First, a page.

Document Type

Conference publication

Publication details

Cashman, D 2012, 'Repertoire, performance, implementation and standardisation in music for formal dance performance on cruise ships', in L Giuffre & P Spirou (eds), Proceedings of Routes/Roots/Routines: 2011 IASPM-ANZ Conference, Victoria University of Wellington, New Zealand, 23-25 November, International Association for the Study of Popular Music, Wellington, New Zealand.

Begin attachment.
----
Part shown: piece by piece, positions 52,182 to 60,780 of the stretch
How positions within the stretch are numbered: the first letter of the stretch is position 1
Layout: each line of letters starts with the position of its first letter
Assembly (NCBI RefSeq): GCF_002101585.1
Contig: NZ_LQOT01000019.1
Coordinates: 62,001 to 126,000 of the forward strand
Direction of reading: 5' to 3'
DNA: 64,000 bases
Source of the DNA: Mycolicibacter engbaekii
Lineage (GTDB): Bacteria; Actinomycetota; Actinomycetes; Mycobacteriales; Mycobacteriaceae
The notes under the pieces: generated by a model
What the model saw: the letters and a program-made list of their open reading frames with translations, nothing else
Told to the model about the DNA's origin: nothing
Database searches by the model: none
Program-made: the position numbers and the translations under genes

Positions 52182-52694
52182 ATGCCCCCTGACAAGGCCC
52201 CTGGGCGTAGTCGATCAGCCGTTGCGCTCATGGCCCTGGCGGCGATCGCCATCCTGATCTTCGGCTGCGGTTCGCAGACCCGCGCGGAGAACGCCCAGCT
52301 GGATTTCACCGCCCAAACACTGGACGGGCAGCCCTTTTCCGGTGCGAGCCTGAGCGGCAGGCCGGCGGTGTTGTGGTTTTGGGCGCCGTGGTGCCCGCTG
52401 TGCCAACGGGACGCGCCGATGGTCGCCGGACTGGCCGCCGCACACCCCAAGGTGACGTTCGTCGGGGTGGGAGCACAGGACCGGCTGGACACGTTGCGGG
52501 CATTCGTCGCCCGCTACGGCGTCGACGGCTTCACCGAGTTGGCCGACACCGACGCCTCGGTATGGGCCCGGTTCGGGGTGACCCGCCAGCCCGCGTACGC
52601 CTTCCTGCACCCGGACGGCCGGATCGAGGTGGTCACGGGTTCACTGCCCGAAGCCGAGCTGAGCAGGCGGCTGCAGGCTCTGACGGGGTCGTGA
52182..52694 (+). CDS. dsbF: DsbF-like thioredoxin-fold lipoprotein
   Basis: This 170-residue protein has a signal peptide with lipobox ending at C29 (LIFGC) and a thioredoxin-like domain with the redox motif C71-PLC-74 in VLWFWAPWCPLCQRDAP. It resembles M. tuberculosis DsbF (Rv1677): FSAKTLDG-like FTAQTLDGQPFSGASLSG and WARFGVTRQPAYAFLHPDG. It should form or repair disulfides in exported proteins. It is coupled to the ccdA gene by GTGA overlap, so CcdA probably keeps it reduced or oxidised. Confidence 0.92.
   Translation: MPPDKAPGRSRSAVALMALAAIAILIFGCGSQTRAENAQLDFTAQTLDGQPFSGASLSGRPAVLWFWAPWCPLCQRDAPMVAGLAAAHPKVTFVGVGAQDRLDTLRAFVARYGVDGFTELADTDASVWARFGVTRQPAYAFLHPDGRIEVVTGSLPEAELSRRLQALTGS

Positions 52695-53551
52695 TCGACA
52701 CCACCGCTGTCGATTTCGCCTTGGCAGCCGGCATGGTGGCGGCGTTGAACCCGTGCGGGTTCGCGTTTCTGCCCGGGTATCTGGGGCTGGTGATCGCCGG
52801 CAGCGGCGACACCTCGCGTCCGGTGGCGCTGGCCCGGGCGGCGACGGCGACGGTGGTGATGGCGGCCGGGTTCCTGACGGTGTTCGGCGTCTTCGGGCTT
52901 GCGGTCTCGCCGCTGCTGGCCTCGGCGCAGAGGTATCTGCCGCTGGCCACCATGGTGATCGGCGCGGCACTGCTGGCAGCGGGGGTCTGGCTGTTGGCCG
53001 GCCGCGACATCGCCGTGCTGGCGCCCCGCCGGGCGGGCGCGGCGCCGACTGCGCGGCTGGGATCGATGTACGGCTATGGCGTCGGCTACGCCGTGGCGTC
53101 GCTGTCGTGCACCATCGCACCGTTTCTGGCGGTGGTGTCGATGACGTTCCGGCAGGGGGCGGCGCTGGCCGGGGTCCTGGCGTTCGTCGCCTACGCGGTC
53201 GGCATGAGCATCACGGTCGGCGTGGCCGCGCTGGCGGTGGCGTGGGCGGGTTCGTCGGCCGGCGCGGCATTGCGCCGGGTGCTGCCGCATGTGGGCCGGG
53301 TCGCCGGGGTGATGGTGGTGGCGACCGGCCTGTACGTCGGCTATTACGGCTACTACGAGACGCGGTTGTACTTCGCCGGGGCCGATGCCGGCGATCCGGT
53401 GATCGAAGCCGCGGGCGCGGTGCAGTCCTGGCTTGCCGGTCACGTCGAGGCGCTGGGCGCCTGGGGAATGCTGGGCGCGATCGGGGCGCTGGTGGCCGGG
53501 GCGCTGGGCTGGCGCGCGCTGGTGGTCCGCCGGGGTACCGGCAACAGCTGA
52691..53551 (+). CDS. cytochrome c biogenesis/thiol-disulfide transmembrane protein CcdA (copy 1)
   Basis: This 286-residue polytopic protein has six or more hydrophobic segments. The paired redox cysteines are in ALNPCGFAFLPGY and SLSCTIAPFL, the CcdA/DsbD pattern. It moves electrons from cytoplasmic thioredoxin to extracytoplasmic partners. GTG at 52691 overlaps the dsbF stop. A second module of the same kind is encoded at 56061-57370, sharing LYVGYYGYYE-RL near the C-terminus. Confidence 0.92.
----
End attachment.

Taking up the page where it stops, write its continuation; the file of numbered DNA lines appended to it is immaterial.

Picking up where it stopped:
One of the many forms of musical performance aboard cruise ships is that accompanying formal dance, or “Strict Tempo Ballroom” performance. Formal dance is an important aspect of the traditional cruise ship tourism product, with links to the “glory days” of passenger shipping, media images that are used to create desire for cruise ship consumption. Such performance occurs using a compact version of a traditional big band at some stage on nearly every cruise ship. Repertoire ranges from standard 1930s big band hits to 1960s and 70s film music and 70s funk. The cruise industry realises formal dance music in two different modes: aboard ships that have a dedicated ensemble for formal dance performance and aboard those that do not. Repertoire is all but indistinguishable among the cruise lines, often created by the same arrangers, such as Dave Wolpe, Dan Higgins, London Arrangements and Sean Evans. Some of this similarity can be attributed to an implementation of Rizter’s Macdonaldisation theory, which observes similarity among competing multinational companies in an attempt to create efficiency and an expected and recognisable product. This similarity is also a technique cruise ships use to cocoon guests from the cultures they may be passing through. Taking the collection of arrangements popularly known among cruise musicians as the “Princess Book” (due to its origin aboard Princess Cruises) as a starting point, this paper examines repertoire, sources, arranging and performance practices, demands of musicians and audience and implementation aboard cruise ships. The implications of both cross-company homogenisation and the creation of a hyperreal environment is examined and contextualised within the cruise shipping industry.